Beyond The Pale

Terrible Comfortable Silence (for Jonathan)

Terrible Comfortable Silence

A beautiful conceit
But that’s just telling, isn’t it?

What do you think your

(absent, imagined, clockwork god)

reader is going to get from that?

We sit on the balcony

slipping from Guinness

to Blue Ribbon as our taste for, well

taste, fades to the taste for, well,

pretension.

Is this painting working for you?

If you have lived a paucity of human

experience, it might! Show, don’t tell.

Maybe we shouldn’t show either.

Then we can be blind as well as deaf.

Let the rules go.

Is wayside still a word?

When was its last use?

How about the gutter? I’m sure that one

still has collateral (can we agree on this symbol?)

The old style gutter, you know the type,

where rain might collect in the spring, but

shit gets dumped morning and night.

Put your rules there.

And climbing back out

—phew, your shoes stink!—

you’ll have to pinch your nose to taste

a depth of human connectedness that

really does happen.

To say you’ll never really know or be known

is to take comfort, to own

self imposed

isolation in a lie.

Your argumental proof

(Rant at me now!)

these labels (we’re back on the beer,

but if that offends,

pretend we’re talking about billboards)

have reified us these

experiences made for projection.

I don’t think I’ve seen this poem,

those two lines offer lax control of language

in the service of beauty

(which is really a greater

control, one based on

love rather than law,

isn’t it?)

We (who?) prefer linguistic legalism

gilding tombs full of

bones (of course!), the ghosts of experience—

where the garden of life lived used be.

Or is it cliché to borrow Christian imagery

in this post-Christian now?

His conflation of physical contact with

emotional intimacy digs down to the

very core of this brief, intolerably long

human experience, and it’s vibrantly ghastly too!

(that’s three impossibilities we’ve lived now)

I caught that.

Did you?

When the are no absolutes,

the guides become rules become sacrosanct.

Let’s try another image.

Maybe we shouldn’t have cut that anchor loose.

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September 19, 2010 - Posted by | Poems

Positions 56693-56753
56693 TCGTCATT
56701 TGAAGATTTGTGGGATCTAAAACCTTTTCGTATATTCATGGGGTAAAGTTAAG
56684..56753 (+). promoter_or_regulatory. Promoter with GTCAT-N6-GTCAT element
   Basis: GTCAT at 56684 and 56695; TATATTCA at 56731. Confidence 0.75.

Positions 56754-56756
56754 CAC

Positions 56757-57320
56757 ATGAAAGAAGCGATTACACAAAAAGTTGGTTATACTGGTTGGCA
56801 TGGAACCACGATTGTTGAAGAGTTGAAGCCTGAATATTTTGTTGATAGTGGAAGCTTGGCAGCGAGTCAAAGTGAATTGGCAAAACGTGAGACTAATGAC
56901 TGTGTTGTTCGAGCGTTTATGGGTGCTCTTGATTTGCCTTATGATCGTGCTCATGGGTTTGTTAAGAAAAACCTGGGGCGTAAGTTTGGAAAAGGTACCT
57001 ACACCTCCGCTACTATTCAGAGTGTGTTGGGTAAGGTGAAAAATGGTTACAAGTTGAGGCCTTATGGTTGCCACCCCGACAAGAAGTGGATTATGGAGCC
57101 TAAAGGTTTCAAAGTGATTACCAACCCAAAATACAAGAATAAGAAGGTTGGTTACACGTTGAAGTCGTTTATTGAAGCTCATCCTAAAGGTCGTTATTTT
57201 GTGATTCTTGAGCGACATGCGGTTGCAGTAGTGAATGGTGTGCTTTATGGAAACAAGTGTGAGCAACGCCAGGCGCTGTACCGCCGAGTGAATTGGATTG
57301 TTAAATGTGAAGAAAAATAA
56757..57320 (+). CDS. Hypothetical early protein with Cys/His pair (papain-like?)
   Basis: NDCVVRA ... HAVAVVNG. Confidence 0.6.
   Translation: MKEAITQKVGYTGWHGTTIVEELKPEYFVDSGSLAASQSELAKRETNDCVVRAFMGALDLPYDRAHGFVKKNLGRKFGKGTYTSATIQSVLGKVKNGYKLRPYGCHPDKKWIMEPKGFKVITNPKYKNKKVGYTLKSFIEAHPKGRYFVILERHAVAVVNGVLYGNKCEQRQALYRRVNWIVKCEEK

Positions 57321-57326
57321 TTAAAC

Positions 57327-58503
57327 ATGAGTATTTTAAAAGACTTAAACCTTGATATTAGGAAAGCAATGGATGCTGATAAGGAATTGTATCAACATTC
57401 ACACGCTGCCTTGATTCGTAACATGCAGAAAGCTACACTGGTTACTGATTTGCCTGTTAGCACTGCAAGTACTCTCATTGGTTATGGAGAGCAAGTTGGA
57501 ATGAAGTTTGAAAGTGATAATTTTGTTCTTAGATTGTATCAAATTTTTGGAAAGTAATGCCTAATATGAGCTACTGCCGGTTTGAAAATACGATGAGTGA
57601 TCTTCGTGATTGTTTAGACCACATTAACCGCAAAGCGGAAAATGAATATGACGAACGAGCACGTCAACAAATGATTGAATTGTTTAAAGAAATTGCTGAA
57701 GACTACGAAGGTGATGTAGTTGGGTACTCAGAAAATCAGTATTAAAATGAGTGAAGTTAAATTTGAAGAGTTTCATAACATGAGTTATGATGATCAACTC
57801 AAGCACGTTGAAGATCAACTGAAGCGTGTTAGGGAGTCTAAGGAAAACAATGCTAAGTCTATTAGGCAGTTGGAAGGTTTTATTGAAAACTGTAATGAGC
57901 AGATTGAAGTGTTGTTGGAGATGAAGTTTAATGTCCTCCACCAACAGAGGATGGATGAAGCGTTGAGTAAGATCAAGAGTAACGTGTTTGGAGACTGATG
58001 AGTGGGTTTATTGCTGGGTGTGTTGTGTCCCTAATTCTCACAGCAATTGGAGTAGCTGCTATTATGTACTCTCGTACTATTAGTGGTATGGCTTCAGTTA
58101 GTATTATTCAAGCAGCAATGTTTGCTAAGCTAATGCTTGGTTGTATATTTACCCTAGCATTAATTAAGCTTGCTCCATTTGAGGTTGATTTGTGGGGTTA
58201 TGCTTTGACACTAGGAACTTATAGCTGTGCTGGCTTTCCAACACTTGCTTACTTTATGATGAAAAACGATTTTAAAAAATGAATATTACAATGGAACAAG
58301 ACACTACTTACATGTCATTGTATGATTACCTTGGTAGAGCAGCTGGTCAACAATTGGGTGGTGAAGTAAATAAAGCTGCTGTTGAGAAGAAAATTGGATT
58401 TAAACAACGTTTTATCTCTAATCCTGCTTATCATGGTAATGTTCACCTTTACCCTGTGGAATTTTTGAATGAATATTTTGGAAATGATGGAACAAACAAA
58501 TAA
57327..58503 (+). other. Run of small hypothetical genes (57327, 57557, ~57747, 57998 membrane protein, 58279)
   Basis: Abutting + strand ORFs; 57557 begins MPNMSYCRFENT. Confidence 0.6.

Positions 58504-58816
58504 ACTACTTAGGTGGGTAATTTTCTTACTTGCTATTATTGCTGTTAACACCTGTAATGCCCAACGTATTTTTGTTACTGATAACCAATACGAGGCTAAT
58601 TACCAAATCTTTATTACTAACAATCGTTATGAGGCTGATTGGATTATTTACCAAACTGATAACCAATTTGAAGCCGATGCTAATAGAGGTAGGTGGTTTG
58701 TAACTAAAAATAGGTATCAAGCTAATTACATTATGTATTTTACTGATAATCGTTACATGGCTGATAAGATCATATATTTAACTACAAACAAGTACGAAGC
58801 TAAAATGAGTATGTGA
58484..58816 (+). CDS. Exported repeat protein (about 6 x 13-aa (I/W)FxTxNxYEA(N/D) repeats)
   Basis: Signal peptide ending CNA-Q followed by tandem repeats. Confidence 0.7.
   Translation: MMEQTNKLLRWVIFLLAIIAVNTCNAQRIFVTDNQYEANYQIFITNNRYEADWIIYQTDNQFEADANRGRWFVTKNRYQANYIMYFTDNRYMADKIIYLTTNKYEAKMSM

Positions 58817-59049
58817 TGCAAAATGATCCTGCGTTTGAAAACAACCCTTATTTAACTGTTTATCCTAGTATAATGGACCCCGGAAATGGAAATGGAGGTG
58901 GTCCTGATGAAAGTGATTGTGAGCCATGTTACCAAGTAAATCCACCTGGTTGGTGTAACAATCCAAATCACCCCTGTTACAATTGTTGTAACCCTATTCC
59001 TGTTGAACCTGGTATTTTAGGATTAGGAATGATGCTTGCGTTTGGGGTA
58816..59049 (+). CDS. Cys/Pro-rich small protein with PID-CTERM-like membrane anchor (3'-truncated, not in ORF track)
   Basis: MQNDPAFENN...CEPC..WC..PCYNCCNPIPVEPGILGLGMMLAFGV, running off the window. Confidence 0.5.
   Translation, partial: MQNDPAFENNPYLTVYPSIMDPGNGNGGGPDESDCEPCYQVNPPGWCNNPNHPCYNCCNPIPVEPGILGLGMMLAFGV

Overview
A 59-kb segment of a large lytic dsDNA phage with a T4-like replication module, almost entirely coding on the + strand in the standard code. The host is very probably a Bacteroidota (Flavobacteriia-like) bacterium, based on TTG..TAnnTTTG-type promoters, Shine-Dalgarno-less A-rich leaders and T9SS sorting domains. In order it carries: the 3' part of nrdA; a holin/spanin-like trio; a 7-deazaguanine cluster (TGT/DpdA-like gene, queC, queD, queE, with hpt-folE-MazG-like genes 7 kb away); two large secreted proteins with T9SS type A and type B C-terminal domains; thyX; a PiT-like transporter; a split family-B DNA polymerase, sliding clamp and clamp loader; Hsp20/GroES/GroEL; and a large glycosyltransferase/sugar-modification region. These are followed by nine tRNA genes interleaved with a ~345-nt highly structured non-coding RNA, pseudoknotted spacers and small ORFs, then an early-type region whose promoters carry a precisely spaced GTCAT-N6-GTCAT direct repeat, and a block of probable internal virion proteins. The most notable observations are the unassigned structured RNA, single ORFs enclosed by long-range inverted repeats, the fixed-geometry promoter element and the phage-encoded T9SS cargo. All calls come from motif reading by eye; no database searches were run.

3 Comments »

  1. Stupid WordPress. I can’t get the formatting fixed on this thing.

    Comment by davidjgross | September 19, 2010 | Reply

  2. I’m glad to come here tonight and read this poem. It’s especially relieving for me. I keep finding myself very solitary as a reader and writer at my school in a supposed community of writers. A community I keep finding myself not wanting to be a real part of. How is it that I keep discovering myself not desiring to be part of communities I first think may be worthwhile by which to be accepted or included?

    I really like that this is the line you chose to kick off and write from. More and more I don’t care about being published. Or read. I don’t know. Read by you, sure. Read by some, sure. At times I want to be read by more. So yes, okay, to be published may be fine, and yes, to be read. But to talk about it with most or to be a part of some general exclusive community that despite its pretension toward outsides still embodies a deep quality of spiritual poverty and impotence? These days, and all others, that’s just not enough. I don’t find readers I can connect with. I don’t find writers I can connect with. This is turning into an email. I’ll just go write you one. In the meantime, for a comment appropriate to this medium, please write more on here when you can.

    Comment by wordorgy | November 23, 2010 | Reply

  3. I can only grasp at pieces of this poem. Some things are understood and familiar, but some is too veiled… I’m too prosaic to figure it out.

    I did have a thought about one piece:
    “Or is it cliché to borrow Christian imagery

    in this post-Christian now?”
    Can it be otherwise, is it possible for the post Christian to not borrow?

    I like the logical progression of

    “When the are no absolutes,

    the guides become rules become sacrosanct.

    Let’s try another image.

    Maybe we shouldn’t have cut that anchor loose.”

    I think you caught modern man’s conundrum in that.
    =======
    Anyway, perhaps you are using the visual editor in WP. Switch to the html to format differently. Or vice versa.

    Comment by Ilona | November 23, 2010 | Reply


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